2023 Shortlist

As eleições brasileiras em 11136 vídeos personalizados | The Brazilian elections in 11136 customized videos

Entry type: Single project

Country/area: Brazil

Publishing organisation: g1/globo

Organisation size: Big

Publication date: 2022-10-02

Language: Português

Authors: Coordination: Felipe Grandin, Guilherme Gomes, Mariana Mendicelli, Renato Franzini, Ricardo Gallo, Tatiana Caldas e Thiago Madeira

Design: Guilherme Gomes, Fernando Lima, Vitória Coelho, Verônica Medeiros e Max Francioli

Big Data & AI: Thiago Madeira, Igor Costa, Rafael Muniz, Jozimar Back, Christian Polo e Mari Gibara

Production, review and auditing: Ardilhes Moreira, Laura Naime, Braulio Lorentz, Roberto Peixoto, Raphael Martins, Marília Neves, Caroline Prado, Marta Cavallini, Luisa Belchior, Bruna Miato, Victor Cinzento, Emily Cruz, Raphael Martins, Arthur Stabile, Fernanda Calgaro, Gustavo Morais, Matheus Moreira, Cauê Muraro, Felipe Gutierrez, Carolina Lorencetti, Julia Putini, Aline Macedo, Gabriela Sarmento, Cesar Soto, Matheus Rodrigues, Gabriel Croquer, Darlan Helder, Anaísa Catucci, Geisy Negreiros, Tácita Muniz, Cau Rodrigues, Heliana Gonçalves, Roberta Batista, Vivi Leão, Fabiana Figueiredo, Núbia Pacheco, Valma Silva, Itana Alencar, Maiana Belo e Natally Acioli, Sidney Magno Novo, Fabiana Oliveira, Viviane Lopes, Rubens Guilherme Santos, Fernanda Lourenço Carloni, Gladys Peixoto, Cíntia Araújo, Rafaelle Fróes, Geisa Almeida, Liliane Cutrim e Marcia Carlille, Anderson Viegas, José Câmara, Rafaela Moreira, Renata Barros Debora Ricalde, Thais Libni, Pedro Mathias, Caroline Mesquita, Mariana Mouro, Arthur Sobral, Taymã Carneiro, Taiguara Rangel, Krys Carneiro, Diogo Almeida, Bruna Couto, Iara Alves, Jhonathan Oliveira, Mendonça, Bruno Marinho e Katherine Coutinho, Caroline Oliveira, Maria Romero, Catarina Costa, Andrê Nascimento, Laura Moura, Josiel Martins, Bibiana Dionísio, Letícia Paris, Caio Budel, Ana Kruger, Mariah Colombo, Barbara Hammes, Gilvana Giombeli, Rafael Machado, Gabriel Bukalowiski, Breno Antunes, Alanis Barbosa, Caroline Maltaca, Lucas Ravel, Fillipe Borba, Fernanda Zauli, Augusto César Gomes, Felipe Galdino, Igor Jácome, Leonardo Erys, Valéria Oliveira e Samantha Rufino, Lilian Lima, Gabriela Clemente, Andressa Santos, Juliana Borgmann, Juliana Lisboa, Gustavo Foster e João Pedro Lamas, John Pacheco, Clarissa Batistella, Caroline Borges, Sofia Mayer e Joana Caldas, Joelma Gonçalves, Isabelle Marques, Demetrius Oliveira, Gustavo Rodrigues, Leonardo Barreto, Vilma Nascimento, Patrício Reis e Patrícia Lauris, Fabiano Rodrigues, Felipe Santos, Filipe Ferreira, Thaís Contarin, Lucas Soares, Franco Jr, Cristiane Rodrigues, Marina Pereira, Michelly Oda, Fran Ribeiro, Fabiano Rodrigues, Felipe Santos, Filipe Ferreira, Thaís Contarin, Cristiane Rodrigues, Marina Pereira, Michelly Oda, Fran Ribeiro, Fabiano Rodrigues, Felipe Santos, Filipe Ferreira, Thaís Contarin, Hayale Guimarães, Vinicius Lima, Ana Marin, Fabio Rodrigues.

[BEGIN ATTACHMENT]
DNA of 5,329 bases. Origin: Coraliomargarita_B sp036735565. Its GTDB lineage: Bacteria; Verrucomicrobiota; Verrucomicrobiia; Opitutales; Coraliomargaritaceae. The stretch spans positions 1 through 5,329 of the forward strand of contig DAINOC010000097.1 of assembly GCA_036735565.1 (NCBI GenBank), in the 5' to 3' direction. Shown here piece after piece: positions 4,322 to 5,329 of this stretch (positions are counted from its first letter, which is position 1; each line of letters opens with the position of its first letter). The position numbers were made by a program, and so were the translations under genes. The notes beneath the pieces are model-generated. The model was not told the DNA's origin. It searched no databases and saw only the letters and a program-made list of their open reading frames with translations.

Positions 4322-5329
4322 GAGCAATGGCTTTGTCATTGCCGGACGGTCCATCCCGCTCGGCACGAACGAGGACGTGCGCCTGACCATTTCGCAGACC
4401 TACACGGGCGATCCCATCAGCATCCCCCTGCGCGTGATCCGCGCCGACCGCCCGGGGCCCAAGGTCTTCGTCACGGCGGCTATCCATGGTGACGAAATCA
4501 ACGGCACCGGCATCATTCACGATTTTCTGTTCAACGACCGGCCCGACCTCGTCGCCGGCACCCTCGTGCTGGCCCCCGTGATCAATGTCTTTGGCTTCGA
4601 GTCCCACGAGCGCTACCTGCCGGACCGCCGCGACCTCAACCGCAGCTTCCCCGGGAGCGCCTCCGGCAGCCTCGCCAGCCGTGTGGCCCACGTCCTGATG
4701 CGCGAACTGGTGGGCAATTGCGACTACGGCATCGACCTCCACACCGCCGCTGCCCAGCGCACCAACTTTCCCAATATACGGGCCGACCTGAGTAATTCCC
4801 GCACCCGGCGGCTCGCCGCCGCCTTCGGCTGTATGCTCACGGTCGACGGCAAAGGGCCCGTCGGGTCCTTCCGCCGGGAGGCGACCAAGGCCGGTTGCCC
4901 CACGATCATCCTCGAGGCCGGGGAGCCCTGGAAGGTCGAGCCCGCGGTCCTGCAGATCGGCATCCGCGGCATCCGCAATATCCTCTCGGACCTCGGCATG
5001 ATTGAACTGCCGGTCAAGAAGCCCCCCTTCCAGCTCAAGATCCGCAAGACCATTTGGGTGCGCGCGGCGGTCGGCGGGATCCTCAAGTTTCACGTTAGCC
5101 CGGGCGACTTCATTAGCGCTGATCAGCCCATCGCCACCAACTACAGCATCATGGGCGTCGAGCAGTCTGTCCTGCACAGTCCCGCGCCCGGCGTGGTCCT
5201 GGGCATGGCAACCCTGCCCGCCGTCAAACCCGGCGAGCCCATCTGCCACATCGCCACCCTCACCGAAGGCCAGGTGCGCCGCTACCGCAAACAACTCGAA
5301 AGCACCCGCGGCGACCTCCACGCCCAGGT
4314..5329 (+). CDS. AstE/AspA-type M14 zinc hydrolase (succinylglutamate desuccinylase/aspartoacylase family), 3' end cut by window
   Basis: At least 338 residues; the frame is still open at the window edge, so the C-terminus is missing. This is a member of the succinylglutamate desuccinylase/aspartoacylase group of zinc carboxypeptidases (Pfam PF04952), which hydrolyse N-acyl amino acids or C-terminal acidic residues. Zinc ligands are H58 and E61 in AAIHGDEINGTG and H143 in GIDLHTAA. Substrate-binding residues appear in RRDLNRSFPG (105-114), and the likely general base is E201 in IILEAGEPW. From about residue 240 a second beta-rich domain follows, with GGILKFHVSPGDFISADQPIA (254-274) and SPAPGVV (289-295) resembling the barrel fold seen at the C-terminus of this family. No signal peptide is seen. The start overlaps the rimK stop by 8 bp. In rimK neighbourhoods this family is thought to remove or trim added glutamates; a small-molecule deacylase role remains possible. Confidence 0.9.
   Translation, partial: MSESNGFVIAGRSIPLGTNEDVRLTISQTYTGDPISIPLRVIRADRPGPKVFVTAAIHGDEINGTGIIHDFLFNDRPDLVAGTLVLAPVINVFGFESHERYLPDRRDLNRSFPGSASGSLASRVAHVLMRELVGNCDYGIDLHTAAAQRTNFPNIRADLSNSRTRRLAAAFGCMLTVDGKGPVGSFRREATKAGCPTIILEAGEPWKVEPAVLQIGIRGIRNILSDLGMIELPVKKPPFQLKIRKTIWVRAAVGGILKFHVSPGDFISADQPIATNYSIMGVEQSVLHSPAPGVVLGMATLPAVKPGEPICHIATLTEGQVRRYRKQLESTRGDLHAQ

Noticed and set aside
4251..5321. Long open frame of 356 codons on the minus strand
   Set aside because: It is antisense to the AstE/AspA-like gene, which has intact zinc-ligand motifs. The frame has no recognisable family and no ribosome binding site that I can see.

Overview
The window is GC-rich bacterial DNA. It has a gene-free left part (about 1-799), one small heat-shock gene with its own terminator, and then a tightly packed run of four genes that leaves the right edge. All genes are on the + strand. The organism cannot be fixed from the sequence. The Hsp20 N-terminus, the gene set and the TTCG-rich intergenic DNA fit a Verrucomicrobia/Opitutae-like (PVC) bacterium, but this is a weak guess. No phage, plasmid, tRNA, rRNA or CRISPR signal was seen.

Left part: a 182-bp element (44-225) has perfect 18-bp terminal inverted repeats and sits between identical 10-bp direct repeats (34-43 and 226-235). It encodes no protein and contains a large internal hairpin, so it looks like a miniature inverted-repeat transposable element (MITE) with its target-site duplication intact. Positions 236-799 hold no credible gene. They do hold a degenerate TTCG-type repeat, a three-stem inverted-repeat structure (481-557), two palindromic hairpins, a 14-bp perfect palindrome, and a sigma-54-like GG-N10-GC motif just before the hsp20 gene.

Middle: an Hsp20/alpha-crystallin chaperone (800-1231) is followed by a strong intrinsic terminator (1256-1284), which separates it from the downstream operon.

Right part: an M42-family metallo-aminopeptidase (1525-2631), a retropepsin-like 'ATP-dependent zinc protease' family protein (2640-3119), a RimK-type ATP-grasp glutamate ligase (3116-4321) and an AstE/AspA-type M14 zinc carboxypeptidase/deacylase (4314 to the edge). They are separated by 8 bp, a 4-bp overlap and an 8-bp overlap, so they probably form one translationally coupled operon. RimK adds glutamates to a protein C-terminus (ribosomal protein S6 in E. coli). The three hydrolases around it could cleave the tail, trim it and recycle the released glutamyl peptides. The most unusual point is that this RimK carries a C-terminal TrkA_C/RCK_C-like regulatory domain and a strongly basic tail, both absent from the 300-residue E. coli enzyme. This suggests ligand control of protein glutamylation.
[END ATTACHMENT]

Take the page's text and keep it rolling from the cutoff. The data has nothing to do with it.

The project was a team effort involving journalists, designers, developers, video editors and many profissionals from g1/globo around Brazil.

Project description:

g1 generated and published 11136 customized texts and videos with Brazilian two rounds election results hours after the votings in October 2022. Each had the results for a specific city, including votes and percentages for the President, Governor, and other elected officials. Delivering fast and detailed information for voters was crucial to counter coordinated attacks on the voting systems and false claims of election fraud that had been spreading before the ballot. It was the first time a news outlet released this number of automated election videos in such a short time. The content reached millions of people.

Impact reached:

The fast release of 5568 automated texts and videos with results of each Brazilian election round in October 2022 played a significant role in g1/globo effort to inform voters during the fiercest presidential election in the country’s history. At that time the fear of massive countrywide protests to overturn the elections was real, and the quick and efficient way the press and Electoral Justice inform the public about the results are tought to have played a key role in preventing demonstrations to scale.

g1/globo managed to deliver text and video with specific data for each Brazilian city, making the results more accessible and easy to search. One of the goals in automating content was to reach very small towns that compose two-thirds of Brazilian cities and are not used to get customized content from the press.

The strategy of releasing automated content with citywide results was proven right when false messages started to spread showing fake presidential vote counts for Bolsonaro or Lula in specific cities. They could be easily disproven by the automated texts and videos.